Harry Potter and the Half-Blood Prince
What was the second-to-last Harry Potter translation is now the third-to-last, given that Deathly Hallows is being separated into two films. Potter and pals battle puberty and a whole lot of flashbacks in this one.
(500) Days of Summer
This offbeat romantic comedy features a cute, quirky gal (yes, it’s Zooey Deschanel) who doesn’t believe in true love—which is quite an impediment for the young man (Joseph Gordon-Levitt) who’s just fallen madly in love with her.
All Good Things
Ryan Gosling and Kirsten Dunst star in this ’80s-set murder mystery about the heir to a real estate dynasty who falls in love with a girl from the wrong side of the tracks. When the girl vanishes, a down-and-out detective (Jeffrey Dean Morgan from Watchmen) investigates.
Remember 2001’s Cats & Dogs, in which crudely computer-animated pets were secretly talking superspies battling one another with ridiculous high-tech gadgetry? Well, the animation has gotten better. Plus, this one has gerbils instead.
Peter Sarsgaard and Vera Farmiga (who I swear just did this with 2007’s Joshua) star as parents who adopt one of those Bad Seed-style psycho kids.
The Ugly Truth
In this prototypical romcom, a “romantically challenged” morning show producer (Katherine Heigl) is reluctantly embroiled in a series of outrageous “tests” by a chauvinistic (but conveniently hunky) correspondent (Gerard Butler) to prove his cynical theories on relationships. I honestly have no clue how this wacky situation could possibly turn out.
Adam Sandler finally joins forces with the Judd Apatow crowd in this dramedy about a terminally ill standup comedian who takes an up-and-coming performer (Seth Rogan) under his wing.
Aliens in the Attic
A bunch of young kids must protect their vacation home from invading aliens. Think Home Alone, only with little green men instead of Joe Pesci.
In this Being John Malkovich-esque metaphysical comedy, actor Paul Giamatti stars as actor Paul Giamatti, agonizing over his role in an upcoming stage play. He finds relief in a company that promises to freeze-dry souls, eliminating existential angst. That’s all well and good until the company mistakenly gives his soul to a talentless soap opera actress.
G.I. Joe: The Rise of Cobra
The popular ’80s cartoon goes live-action with Dennis Quaid, Channing Tatum, Joseph Gordon-Levitt, Sienna Miller and at least one Wayans brother.
Julie & Julia
Amy Adams and Meryl Street split acting duties in this true-life memoir about a woman who reflects on famed chef Julia Child’s life while trying to cook every single recipe in her landmark Mastering the Art of French Cooking.
Writer-director Robert Rodriguez goes back to the kiddy fare of Spy Kids 3-D: Game Over and The Adventures of Sharkboy and Lavagirl in 3-D (ugh) with this pre-pube fantasy about a suburban town turned upside down by a magical, wish-granting rock.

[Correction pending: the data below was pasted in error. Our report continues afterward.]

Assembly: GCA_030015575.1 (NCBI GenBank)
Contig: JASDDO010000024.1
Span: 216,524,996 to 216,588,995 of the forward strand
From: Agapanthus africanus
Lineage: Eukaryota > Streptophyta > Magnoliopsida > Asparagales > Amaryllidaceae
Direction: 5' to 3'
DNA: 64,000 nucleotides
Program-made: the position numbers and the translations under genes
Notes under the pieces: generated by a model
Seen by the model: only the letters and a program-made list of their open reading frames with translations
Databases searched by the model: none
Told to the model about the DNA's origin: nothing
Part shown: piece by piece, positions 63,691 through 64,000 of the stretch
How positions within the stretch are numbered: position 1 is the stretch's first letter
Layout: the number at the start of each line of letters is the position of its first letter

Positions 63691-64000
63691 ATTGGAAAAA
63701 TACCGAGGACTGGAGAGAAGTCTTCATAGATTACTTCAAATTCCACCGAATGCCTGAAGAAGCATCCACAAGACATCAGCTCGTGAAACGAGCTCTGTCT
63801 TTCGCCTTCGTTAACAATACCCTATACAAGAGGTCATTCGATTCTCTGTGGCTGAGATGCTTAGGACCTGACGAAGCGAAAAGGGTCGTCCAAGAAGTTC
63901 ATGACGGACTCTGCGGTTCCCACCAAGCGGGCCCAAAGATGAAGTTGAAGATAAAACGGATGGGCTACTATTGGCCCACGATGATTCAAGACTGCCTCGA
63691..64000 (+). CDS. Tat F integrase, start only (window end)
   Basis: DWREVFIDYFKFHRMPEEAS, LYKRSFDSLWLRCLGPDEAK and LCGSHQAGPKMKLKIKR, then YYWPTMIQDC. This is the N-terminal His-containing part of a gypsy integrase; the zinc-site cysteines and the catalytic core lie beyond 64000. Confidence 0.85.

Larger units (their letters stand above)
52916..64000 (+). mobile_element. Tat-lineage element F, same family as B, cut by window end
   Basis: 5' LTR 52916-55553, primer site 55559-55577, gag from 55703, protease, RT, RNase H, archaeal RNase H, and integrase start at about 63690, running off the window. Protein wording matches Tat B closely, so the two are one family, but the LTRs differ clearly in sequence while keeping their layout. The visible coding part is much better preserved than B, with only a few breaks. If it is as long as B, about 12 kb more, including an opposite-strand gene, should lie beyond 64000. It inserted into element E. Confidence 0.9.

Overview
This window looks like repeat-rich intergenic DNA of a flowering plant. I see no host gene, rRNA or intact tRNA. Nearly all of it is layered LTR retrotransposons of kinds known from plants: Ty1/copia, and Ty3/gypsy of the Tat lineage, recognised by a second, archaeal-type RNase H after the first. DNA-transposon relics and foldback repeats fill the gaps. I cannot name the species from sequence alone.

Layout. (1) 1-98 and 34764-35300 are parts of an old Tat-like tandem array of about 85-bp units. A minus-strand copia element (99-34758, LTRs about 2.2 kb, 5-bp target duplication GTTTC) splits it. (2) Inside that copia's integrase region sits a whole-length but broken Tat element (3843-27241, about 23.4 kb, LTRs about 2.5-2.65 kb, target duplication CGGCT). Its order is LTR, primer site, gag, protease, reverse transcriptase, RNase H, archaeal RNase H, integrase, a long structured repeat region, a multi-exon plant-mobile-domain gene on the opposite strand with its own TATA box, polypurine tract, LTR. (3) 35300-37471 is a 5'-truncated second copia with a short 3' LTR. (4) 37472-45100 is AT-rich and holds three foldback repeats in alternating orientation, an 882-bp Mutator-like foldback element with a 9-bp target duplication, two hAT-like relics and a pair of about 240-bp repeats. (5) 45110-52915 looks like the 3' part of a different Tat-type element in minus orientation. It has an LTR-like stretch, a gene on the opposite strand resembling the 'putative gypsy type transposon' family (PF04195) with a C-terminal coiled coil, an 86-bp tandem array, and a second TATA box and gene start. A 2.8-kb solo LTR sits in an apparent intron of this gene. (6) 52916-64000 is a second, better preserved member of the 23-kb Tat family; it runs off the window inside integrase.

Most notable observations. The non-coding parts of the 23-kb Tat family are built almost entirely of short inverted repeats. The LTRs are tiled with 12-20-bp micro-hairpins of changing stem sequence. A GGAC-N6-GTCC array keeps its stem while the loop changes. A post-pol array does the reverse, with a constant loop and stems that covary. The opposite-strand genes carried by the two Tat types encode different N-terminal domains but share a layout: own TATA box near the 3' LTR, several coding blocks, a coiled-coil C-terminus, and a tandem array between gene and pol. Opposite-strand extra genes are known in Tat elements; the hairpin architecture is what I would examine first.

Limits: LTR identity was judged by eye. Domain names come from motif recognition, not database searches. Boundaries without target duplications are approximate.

When in Rome
An unlucky-in-love real estate agent (Kristen Bell) finds herself pursued by dozens of would-be lovers after impulsively stealing some coins from a reputed fountain of love in Italy.
An extraterrestrial race is forced to live in segregated, slum-like conditions on Earth in this futuristic sci-fi parable from South African director Neill Blomkamp.
The Goods: The Don Ready Story
Will Ferrell continues his biographical-sounding string of comedies (Talladega Nights: The Ballad of Ricky Bobby, Anchorman: The Legend of Ron Burgundy) with this one about a used car salesman.
Acclaimed Japanese animator Hayao Miyazaki (Princess Mononoke, Spirited Away, Howl’s Moving Castle) has his latest fantasy (about a little boy who befriends a goldfish princess) brought to America courtesy of Walt Disney.
Alexis Bledel (“Gilmore Girls”) graduates college but is forced to move back in with her crazy family while she searches for a job and a love life.
Ang Lee (Brokeback Mountain, The Ice Storm) directs this period comedy about the upstate New York dude (played by Comedy Central’s Demetri Martin) who helped organize the Woodstock festival in 1969.
The Time Traveler’s Wife
Audrey Niffenegger’s much-praised sci-fi romance comes to the big screen with Eric Bana as a humble Chicago librarian who unwittingly travels through time, causing a seemingly insurmountable strain on his marriage to a lovely artist (Rachel McAdams).
Quentin Tarantino loosely remakes a notoriously bloody 1978 Italian flick about a band of violent soldiers sent into Nazi-occupied France with the goal of slaughtering as many German soldiers as possible. Brad Pitt headlines.
The Boat That Rocked
In this based-on-a-true-story musical comedy, Philip Seymour Hoffman stars as a pirate disc jockey who runs an illegal radio station in England in the ’60s, introducing rebellious American rock ’n’ roll to stuffy Old Blighty.
Final Destination: Death Trip 3D
Teenagers are still dying in ridiculously coincidental ways in this fourth outing of the budget-conscious horror series. This one takes place at a race track. And it’s in 3-D.
All About Steve
Convinced that a CNN cameraman (Bradley Cooper) is her true love, an “eccentric” crossword puzzler (Sandra Bullock) trails him all over the country trying to convince him they’re meant for one another.
How timely: A horror thriller about four friends who become a danger to themselves while fleeing an out-of-control viral pandemic. This one was shot three years ago but is getting a release due, in no small part, to the fact that co-star Chris Pine is topping the cast of the new Star Trek movie.
In the not-too-distant future, a death row inmate (Gerard Butler) becomes a pop culture icon by competing in an ultraviolent online video game in which players can control convicts and use them to fight a simulated war.
In this mind-bending sci-fi thriller, two crew members (Dennis Quaid, Ben Foster) wake up on a seemingly abandoned spaceship with no knowledge of who they are or what they’re doing there.
American expat John Cusack returns to ’40s Shanghai to unravel the mystery of his friend’s death.